Being a “weekend warrior” may not be the best choice for healthy activity, but research shows exercising once or twice a week for a total of 150 minutes of moderate exercise or 75 minutes of rigorous exercise resulted in a lower risk of death compared to not exercising at all.1 Weekend warriors had a 30 percent decrease in risk of death from all causes and a 41 percent decrease in risk of cardiovascular disease (CVD) death when compared to those who had an inactive lifestyle.
Just as with someone who is training seven days a week, weekend warriors need to focus on proper nutrition. Diet may not be enough for those who are physical active. The need for dietary supplements is even greater for those with an active lifestyle, even if it is just on the weekend. Weekend warriors need to address these areas: enhance the workout, decrease injury, repair the body and improve overall health. These can all be resolved by consuming the right ingredients.
Other than the hydration factor with consuming beverages with electrolytes, supplementing with additional minerals should be considered. Of all the minerals, magnesium and potassium play the largest role in athletic health. Magnesium is responsible for hundreds of metabolic functions, including muscle contraction and relaxation. Magnesium supplements should be taken daily to decrease the chance of deficiency and additional doses should be used during periods of intense workouts. Magnesium deficiency can lead to muscle weakness, fatigue and cramping and effect mental health and performance.2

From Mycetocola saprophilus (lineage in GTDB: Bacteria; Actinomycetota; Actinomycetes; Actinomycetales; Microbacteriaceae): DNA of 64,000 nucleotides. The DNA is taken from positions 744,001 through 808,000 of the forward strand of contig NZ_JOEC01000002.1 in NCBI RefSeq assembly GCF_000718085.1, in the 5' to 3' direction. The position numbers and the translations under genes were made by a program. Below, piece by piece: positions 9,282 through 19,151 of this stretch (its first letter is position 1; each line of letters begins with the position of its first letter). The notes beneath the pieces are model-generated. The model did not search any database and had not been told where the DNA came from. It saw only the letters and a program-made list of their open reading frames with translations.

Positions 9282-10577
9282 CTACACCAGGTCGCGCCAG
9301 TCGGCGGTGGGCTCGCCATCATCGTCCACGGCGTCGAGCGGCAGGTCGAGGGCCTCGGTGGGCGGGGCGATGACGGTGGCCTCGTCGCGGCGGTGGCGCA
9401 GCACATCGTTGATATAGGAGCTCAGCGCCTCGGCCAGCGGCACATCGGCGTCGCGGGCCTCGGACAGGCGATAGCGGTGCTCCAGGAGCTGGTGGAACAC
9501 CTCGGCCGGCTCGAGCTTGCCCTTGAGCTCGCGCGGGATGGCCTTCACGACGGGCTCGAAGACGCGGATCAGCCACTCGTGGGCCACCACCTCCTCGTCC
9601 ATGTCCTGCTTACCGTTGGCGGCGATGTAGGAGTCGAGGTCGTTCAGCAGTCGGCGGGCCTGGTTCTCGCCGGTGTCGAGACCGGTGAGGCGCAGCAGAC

Most understand that consuming a diet of, or supplementing with, antioxidants is sound health advice. When speaking of weekend warriors or daily athletes, antioxidants are even more essential. Just like a car produces more exhaust when it is moving 100 mph versus 25 mph, the body does the same. When the body is involved in high-level activity, its biochemical and physiological functions increase production of free radicals.3 These free radicals need to be neutralized quickly or they will lead to cell damage, inflammation and other serious health issues over time.4 Even though the activity is limited to the weekend or one to two days per week, antioxidants should be consumed daily. Key antioxidants to consider are: ubiquinol, Pycnogenol® (from Horphag Research), fenoprolic, turmeric and green tea. The list of antioxidants for highly active people is endless. It is beneficial to consume multiple antioxidants and not just one specific ingredient to ensure free radical reduction among the multiple pathways of oxidative stress.5